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Among and within population variation in growth dynamics and floral sex ratios in Inula racemosa; a critically endangered medicinal herb of N. W. Himalayas

Abstract

Peerzada Arshid Shabir, Irshad Ahmad Nawchoo and Aijaz Ahmad Wani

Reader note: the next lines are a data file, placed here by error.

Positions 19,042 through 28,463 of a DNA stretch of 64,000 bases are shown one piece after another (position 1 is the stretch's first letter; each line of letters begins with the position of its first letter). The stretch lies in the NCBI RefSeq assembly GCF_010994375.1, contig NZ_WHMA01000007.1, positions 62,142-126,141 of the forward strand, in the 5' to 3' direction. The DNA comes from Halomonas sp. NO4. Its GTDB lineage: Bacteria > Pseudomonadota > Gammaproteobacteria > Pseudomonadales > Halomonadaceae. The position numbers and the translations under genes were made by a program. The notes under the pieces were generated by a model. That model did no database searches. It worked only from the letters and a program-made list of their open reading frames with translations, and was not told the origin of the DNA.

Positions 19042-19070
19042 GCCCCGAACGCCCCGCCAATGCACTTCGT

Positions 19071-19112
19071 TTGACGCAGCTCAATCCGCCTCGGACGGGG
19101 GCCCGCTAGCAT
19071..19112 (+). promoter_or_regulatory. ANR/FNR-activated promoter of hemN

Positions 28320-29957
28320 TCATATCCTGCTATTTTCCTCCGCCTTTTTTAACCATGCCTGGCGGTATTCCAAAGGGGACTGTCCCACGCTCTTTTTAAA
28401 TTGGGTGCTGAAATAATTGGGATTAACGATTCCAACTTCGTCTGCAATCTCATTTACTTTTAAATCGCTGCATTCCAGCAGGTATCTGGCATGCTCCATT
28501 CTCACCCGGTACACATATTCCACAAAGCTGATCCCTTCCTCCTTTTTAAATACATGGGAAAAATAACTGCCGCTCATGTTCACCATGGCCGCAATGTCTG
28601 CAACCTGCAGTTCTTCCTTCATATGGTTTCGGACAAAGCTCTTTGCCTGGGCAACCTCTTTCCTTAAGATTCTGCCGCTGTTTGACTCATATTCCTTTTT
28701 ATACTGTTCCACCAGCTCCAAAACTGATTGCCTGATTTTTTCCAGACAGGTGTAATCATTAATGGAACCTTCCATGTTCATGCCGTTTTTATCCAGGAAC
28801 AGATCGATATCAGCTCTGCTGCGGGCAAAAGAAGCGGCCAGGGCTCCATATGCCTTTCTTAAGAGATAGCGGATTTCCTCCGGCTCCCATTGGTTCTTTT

The purpose of the present study was to determine the extent to which different morphological and reproductive characteristics of a critically endangered, Himalayan herb (Inula racemosa) varied along an altitudinal gradient. To this end, seven populations growing at different altitudes (1595 - 2800 m asl) across the Kashmir Himalaya were assessed. ANOVA expressed significant differences (P=0.05) in all growth parameters as a function of altitude. The highest difference between the populations was apparent in the stem height and in all populations patterns in the foliar and floral number and dimensions closely followed those in plant height. In four out of the seven populations, significant variation in floret number per head was detected among plants within all seven populations. Only 19- 34% of variation was found within plants and in contrast 38-72% variation was found among plants. As compared to total ovule number per capitulum the species show low percentage of reproductive success (59-72% seed set). However, increasing altitude resulted in a decrease in relative and absolute allocation of biomass to reproductive structures in the form of decreasing dry weight of individual capitula as well as in the form of absolute declining of total number of capitula produced. There was also a trend for increased relative allocation to below-ground rhizome with increasing altitude, even though altitude did not affect absolute allocation to below-ground and vegetative structures.

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